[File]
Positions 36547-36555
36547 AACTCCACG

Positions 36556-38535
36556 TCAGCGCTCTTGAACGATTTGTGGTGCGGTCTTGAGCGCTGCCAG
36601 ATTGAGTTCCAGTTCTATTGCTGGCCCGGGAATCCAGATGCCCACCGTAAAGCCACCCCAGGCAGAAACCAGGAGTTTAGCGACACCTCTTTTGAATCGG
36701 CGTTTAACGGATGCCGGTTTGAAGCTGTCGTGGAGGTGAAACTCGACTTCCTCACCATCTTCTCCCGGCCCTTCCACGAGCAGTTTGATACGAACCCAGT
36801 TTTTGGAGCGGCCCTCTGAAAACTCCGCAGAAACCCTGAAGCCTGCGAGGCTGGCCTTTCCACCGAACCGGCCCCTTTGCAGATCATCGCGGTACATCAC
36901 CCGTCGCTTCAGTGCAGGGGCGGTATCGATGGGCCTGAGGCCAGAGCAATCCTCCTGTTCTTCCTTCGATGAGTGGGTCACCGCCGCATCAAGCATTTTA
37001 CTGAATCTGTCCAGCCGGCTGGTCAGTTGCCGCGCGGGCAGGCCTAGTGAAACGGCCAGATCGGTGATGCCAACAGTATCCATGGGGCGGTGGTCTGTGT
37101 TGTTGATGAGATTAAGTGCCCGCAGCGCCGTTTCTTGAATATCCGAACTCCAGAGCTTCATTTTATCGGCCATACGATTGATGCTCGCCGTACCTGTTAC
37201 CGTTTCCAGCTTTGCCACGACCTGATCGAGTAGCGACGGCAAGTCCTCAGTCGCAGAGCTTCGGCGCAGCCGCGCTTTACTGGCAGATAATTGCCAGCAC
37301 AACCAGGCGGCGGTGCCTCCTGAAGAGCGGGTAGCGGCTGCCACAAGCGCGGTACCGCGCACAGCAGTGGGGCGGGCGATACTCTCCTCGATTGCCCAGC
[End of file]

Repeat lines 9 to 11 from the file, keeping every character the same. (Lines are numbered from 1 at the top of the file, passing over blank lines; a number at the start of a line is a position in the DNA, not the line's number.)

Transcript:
37001 CTGAATCTGTCCAGCCGGCTGGTCAGTTGCCGCGCGGGCAGGCCTAGTGAAACGGCCAGATCGGTGATGCCAACAGTATCCATGGGGCGGTGGTCTGTGT
37101 TGTTGATGAGATTAAGTGCCCGCAGCGCCGTTTCTTGAATATCCGAACTCCAGAGCTTCATTTTATCGGCCATACGATTGATGCTCGCCGTACCTGTTAC
37201 CGTTTCCAGCTTTGCCACGACCTGATCGAGTAGCGACGGCAAGTCCTCAGTCGCAGAGCTTCGGCGCAGCCGCGCTTTACTGGCAGATAATTGCCAGCAC